Submission and Autonomy in Recovery: Part 1
The Traditional Image
Someone once had an experience with traditional AA that was so intensely negative that they spent thousands of hours and hundreds of thousands of words attacking 12 step programs from every angle they could find. Those attacks are called “The Orange Papers”, so named because the angry author took on the word “Orange” as their pseudonym. The original site of the orange papers has since gone down, but you can find an archive here.
An organizing theme of the Orange Papers is the assertion that AA is a proto-fascist cult - that AA is structured around engendering the total existential submission of the individual to the organization and to the authorities within that organization. I use the word “existential” here to denote “every thing contained in and constituted by an individual human life” - beliefs, desires, possessions, relationships, etc. The constitution of a human individual is obviously a contentious can of worms to open, and I don’t want to go too deep down that rabbit hole here; all I’m pointing at is the idea that participating in AA, according to “Orange”, means doing absolutely anything and everything that someone else tells you to do.
I don’t think that traditional AA is a proto-fascist cult - I think it’s a set of tools that are useful for some people but not for others, a set of tools that’s mostly another repackaging of standard-issue Christian projects of submission, purification, and redemption. Those tools are picked up and wielded and amended and transformed by individuals and groups in ways that vary tremendously from person to person and from group to group. Sometimes these tools are used in a way that generates the kind of horrible experiences that “Orange” had and that moved them to do everything in their power to make sure nobody else had to suffer as they had.
I want to depict some of these tools on their own terms, as best as I can. Here is an image from traditional AA that many find in the organization find to be useful: Alcoholics, deep down, are people who live in unconscious rebellion against God and His Will. They try to take God’s powers for themselves - Alcoholics take themselves to be the author of all purpose and meaning in their lives, they take themselves to be exalted and worthy of worship (or at least lots and lots of attention). Alcoholics are miserable because this attitude is doomed and futile. It is in denial of reality. Alcoholics exalt themselves and hate themselves at the same time - they exalt themselves because they claim to be God (or expect themselves to be) and hate themselves because they know that they are not.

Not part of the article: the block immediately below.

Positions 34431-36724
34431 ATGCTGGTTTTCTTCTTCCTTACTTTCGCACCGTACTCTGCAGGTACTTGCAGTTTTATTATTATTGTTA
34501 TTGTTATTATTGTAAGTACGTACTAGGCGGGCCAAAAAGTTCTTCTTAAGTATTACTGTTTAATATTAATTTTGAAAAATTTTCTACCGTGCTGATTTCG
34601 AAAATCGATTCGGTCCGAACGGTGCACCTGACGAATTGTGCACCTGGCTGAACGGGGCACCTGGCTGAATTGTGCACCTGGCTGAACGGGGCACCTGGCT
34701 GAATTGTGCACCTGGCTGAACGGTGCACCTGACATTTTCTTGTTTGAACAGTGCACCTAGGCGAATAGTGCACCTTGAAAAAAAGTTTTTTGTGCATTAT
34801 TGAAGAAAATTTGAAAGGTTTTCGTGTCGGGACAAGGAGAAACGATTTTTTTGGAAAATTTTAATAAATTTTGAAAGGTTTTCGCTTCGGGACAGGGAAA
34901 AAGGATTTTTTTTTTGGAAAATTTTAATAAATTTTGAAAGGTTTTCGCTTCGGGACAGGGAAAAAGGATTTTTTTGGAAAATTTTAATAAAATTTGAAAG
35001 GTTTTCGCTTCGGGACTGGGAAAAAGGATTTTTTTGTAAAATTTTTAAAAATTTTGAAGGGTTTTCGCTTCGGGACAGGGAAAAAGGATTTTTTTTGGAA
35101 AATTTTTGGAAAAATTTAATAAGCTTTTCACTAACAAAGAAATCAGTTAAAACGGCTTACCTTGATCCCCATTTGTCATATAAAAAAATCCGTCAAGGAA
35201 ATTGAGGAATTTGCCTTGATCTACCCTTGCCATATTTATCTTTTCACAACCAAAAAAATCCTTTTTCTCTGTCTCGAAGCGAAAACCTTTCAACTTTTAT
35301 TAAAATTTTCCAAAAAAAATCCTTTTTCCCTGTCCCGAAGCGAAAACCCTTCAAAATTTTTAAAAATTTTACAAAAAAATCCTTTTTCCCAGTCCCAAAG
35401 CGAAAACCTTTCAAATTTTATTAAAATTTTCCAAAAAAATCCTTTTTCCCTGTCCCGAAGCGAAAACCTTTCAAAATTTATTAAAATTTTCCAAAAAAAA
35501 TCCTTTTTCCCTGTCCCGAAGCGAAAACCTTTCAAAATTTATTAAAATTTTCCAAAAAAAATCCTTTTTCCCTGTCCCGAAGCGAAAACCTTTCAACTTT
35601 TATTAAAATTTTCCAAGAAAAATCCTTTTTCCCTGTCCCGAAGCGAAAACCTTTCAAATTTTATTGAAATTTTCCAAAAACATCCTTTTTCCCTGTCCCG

This situation points the way towards the “spiritual” solution that traditional AA provides: “sobriety” consists of giving up this futile arrogance and opening up to the purpose, power, and meaning that God has been the source of all along. The 12 steps are all about getting everything out of the way that’s in between you and God. You wake up to the truth that there has been a loving intention behind everything that happens in your life, including the pain you went through in your drinking days, including the pain you go through in sobriety. Your life falling apart while drinking was the result of God letting you learn for yourself what happens when you choose to deny your nature. Your life falling apart was necessary for you to finally make the meaningful sacrifice of surrendering your will to God. You may have caused a lot of damage along the way, but on the spiritual level of reality you didn’t even scratch the paint. God is completely undisturbed and undamaged by your actions and welcomes you home no matter who you are and no matter what you’ve done. You can’t harm God and you can’t really pay Him back either - the best thing you can do to express your gratitude is to spend your days saving as many other people as possible.
So, for many in traditional AA, the experience they had there is the single most significant human experience available. AA is a revelation, the way and the truth and the light. This is just how AA shows up for them. Some come to meetings with Big Books and Bibles bound in the same cover. Some also wind up treating newcomers very harshly, since newcomers are full of shit in ways they haven’t even begun to realize. The name of the game is humility and submission, something that comes with great difficulty to all alcoholics but especially to those who just walked in the doors, and if you have to come down hard on newcomers it’s just for their own good.
Some people line up well with that experience and get their life back because of it. Others, including me, bounce way out of traditional AA when the image outlined above shows up. It’s not capital-W Wrong, it’s just a tool that’s inappropriate for a context.
My main goals here were to 1) execute a good-faith effort to illuminate one of the core images of traditional AA, 2) to point to how that core image can work for some people and not work for others, and 3) establish that I will be evaluating things not as potential facts which are universally true or false but as images that are useful or not useful to particular people for particular purposes.
Next up I’ll be taking a look at themes of submission and autonomy in recovery, looking deeper into those themes as present in the traditional image outlined above and then branching into how those themes are present in the secular recovery that I have experienced. Thanks for tuning in!